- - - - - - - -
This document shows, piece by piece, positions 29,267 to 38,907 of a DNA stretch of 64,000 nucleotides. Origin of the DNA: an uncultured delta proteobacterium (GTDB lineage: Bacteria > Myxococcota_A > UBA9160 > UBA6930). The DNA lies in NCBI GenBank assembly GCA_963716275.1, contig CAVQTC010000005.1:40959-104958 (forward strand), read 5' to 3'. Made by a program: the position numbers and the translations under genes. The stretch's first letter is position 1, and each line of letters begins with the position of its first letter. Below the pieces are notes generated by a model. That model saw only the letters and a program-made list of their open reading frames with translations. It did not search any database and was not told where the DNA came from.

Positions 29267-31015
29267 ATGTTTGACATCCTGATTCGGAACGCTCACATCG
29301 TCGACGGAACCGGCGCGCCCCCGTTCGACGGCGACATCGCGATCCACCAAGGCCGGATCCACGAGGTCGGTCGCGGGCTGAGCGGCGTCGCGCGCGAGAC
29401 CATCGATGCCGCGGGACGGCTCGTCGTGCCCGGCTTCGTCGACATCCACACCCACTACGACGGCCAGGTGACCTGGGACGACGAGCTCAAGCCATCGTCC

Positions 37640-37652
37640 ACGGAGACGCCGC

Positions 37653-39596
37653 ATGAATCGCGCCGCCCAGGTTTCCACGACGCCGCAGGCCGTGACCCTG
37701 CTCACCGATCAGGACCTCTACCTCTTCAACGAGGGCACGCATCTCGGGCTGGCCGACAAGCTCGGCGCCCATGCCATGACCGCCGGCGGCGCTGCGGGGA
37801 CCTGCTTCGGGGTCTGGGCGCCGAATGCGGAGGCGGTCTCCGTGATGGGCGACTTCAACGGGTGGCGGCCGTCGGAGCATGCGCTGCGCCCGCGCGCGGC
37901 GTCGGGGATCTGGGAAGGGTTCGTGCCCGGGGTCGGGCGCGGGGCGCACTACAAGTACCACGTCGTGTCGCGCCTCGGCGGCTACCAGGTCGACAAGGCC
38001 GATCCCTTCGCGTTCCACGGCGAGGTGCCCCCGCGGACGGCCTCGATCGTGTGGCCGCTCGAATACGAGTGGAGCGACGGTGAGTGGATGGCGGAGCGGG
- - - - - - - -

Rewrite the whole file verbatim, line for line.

This document shows, piece by piece, positions 29,267 to 38,907 of a DNA stretch of 64,000 nucleotides. Origin of the DNA: an uncultured delta proteobacterium (GTDB lineage: Bacteria > Myxococcota_A > UBA9160 > UBA6930). The DNA lies in NCBI GenBank assembly GCA_963716275.1, contig CAVQTC010000005.1:40959-104958 (forward strand), read 5' to 3'. Made by a program: the position numbers and the translations under genes. The stretch's first letter is position 1, and each line of letters begins with the position of its first letter. Below the pieces are notes generated by a model. That model saw only the letters and a program-made list of their open reading frames with translations. It did not search any database and was not told where the DNA came from.

Positions 29267-31015
29267 ATGTTTGACATCCTGATTCGGAACGCTCACATCG
29301 TCGACGGAACCGGCGCGCCCCCGTTCGACGGCGACATCGCGATCCACCAAGGCCGGATCCACGAGGTCGGTCGCGGGCTGAGCGGCGTCGCGCGCGAGAC
29401 CATCGATGCCGCGGGACGGCTCGTCGTGCCCGGCTTCGTCGACATCCACACCCACTACGACGGCCAGGTGACCTGGGACGACGAGCTCAAGCCATCGTCC

Positions 37640-37652
37640 ACGGAGACGCCGC

Positions 37653-39596
37653 ATGAATCGCGCCGCCCAGGTTTCCACGACGCCGCAGGCCGTGACCCTG
37701 CTCACCGATCAGGACCTCTACCTCTTCAACGAGGGCACGCATCTCGGGCTGGCCGACAAGCTCGGCGCCCATGCCATGACCGCCGGCGGCGCTGCGGGGA
37801 CCTGCTTCGGGGTCTGGGCGCCGAATGCGGAGGCGGTCTCCGTGATGGGCGACTTCAACGGGTGGCGGCCGTCGGAGCATGCGCTGCGCCCGCGCGCGGC
37901 GTCGGGGATCTGGGAAGGGTTCGTGCCCGGGGTCGGGCGCGGGGCGCACTACAAGTACCACGTCGTGTCGCGCCTCGGCGGCTACCAGGTCGACAAGGCC
38001 GATCCCTTCGCGTTCCACGGCGAGGTGCCCCCGCGGACGGCCTCGATCGTGTGGCCGCTCGAATACGAGTGGAGCGACGGTGAGTGGATGGCGGAGCGGG